Top 50 cheapest countries in the world for mobile data are in Sub-Saharan Africa

Contrary to what one might expect, ten out of the top 50 cheapest countries in the world for mobile data are in Sub-Saharan Africa. This is in stark contrast to the cost of broadband on the continent, which is almost universally very high or non-existent.

Rwanda and Sudan feature in the top ten, with 1GB of data costing just $0.56 and $0.68. Sub-Saharan Africa also lays claim to the most expensive nation in the world for mobile date: Zimbabwe, whose average cost for 1GB of mobile data is an eye-watering $75.20, while its most expensive gigabyte is an even more shocking $138.46.

According to a recently released survey by Cable.co.uk, in contrast with the cost of broadband on the African continent, 10 out of the top 50 cheapest countries in the world for mobile data are in Sub-Saharan Africa.

Also, seven Northern African countries included in the report appear higher up the table than the majority of countries in Sub-Saharan Africa, although none of them is among the top ten cheapest in the world.

The report includes data from 6,313 mobile data plans in 230 countries around the world between October 23 and November 28, 2018. The average cost of one gigabyte (1GB) of data was then calculated and compared to create a worldwide “mobile data pricing league table”.

The report also reveals that the price of mobile data is dependent on ubiquitous 4G infrastructure, heavy reliance on mobile data where there is little or no fixed-line broadband, limited consumption of data, and a wealthy economy.

In Africa, which is the poorest continent by GDP per capita, countries in the southernmost part of the continent pay the most for 1GB of data.

Mobile data cost across Africa
Image Source: Howmuch.net

Zimbabwe pays the highest price both on the continent and in the world ($75.20), followed by Equatorial Guinea ($65.83), Saint Helena ($55.47) and Djibouti ($37.92).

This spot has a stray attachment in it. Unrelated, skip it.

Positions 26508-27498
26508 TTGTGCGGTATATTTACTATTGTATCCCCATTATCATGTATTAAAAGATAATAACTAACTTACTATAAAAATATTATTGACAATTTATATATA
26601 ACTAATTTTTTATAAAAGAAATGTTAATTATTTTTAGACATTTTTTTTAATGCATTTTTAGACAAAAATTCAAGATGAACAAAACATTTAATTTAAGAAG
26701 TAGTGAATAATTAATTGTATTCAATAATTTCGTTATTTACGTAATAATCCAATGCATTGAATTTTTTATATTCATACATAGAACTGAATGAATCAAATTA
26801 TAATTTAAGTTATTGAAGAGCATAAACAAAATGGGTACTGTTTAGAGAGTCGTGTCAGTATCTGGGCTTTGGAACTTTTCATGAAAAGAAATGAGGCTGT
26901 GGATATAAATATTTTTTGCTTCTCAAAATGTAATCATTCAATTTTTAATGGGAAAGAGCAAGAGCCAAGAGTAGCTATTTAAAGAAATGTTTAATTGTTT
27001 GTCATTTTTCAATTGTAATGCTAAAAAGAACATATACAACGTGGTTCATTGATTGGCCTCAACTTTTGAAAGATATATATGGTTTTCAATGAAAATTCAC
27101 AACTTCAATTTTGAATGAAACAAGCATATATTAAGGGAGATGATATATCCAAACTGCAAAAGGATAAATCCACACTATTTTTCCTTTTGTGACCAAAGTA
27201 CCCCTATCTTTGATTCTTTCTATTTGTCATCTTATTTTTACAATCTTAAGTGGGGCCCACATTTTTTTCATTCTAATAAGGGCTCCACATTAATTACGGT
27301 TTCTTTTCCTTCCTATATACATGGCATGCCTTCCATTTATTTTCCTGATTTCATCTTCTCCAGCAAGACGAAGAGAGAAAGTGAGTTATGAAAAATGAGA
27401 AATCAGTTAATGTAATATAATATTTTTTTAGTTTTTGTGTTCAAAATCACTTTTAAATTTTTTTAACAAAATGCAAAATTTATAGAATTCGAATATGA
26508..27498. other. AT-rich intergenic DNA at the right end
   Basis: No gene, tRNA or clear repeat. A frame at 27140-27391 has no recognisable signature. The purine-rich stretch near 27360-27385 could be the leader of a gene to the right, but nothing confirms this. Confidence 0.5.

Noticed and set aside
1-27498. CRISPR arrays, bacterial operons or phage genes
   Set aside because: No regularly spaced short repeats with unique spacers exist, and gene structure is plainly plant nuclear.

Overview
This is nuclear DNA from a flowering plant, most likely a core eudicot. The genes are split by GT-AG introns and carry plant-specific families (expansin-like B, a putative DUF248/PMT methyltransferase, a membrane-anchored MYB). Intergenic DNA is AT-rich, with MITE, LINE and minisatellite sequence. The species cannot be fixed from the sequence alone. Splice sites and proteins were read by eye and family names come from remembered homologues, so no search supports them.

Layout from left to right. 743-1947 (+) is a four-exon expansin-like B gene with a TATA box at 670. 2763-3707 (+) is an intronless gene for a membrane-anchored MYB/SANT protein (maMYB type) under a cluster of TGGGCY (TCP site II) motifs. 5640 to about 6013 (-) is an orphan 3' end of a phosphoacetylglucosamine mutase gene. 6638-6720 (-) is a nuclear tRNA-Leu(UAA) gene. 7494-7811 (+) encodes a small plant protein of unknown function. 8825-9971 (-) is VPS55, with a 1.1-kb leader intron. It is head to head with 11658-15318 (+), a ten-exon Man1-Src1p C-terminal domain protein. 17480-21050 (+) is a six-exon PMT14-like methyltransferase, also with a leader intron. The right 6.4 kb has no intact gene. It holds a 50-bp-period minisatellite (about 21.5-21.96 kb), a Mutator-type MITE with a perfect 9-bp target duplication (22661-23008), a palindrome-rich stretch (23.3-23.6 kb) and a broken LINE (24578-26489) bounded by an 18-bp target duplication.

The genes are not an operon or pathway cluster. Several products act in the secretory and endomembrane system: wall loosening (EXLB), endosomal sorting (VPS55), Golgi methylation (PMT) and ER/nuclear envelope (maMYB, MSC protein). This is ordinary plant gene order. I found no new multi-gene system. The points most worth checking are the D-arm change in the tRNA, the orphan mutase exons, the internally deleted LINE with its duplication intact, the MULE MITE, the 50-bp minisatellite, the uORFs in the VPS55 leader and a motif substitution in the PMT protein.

According to the report, mobile data is more expensive in countries like Equatorial Guinea and Djibouti because although it is widely available and SIMs are relatively cheap, the available infrastructure is overburdened.

Consequently, data bundles are predominantly available in small amounts with single-day validity.

“When multiplying such quantities to figure out the cost of 1GB, then such countries tend to find themselves at the expensive end of the table.”

On the contrary, Rwanda ($0.56), Sudan ($0.68) and the Democratic Republic of Congo (DRC) ($0.88) have the cheapest mobile data in Africa. With DRC and Sudan being two of the poorest countries in the world, it comes as no surprise that mobile data in these countries would be as cheap as a number of the population can afford.

In Northern Africa, Egypt has the cheapest average cost of mobile data at $1.49, followed by Morocco and Western Sahara, both at $1.66 for 1GB of data.

In Africa’s largest economies, Nigeria and South Africa, the average cost of data is still relatively expensive at $2.22 and $7.19 respectively.

In contrast, the 2018 edition of the Inclusive Internet Index by the Economist Intelligence Unit (EIU) released last year ranked Nigeria as number one in Africa and 17th in the world, with South Africa, Morocco and Egypt, following in that order.

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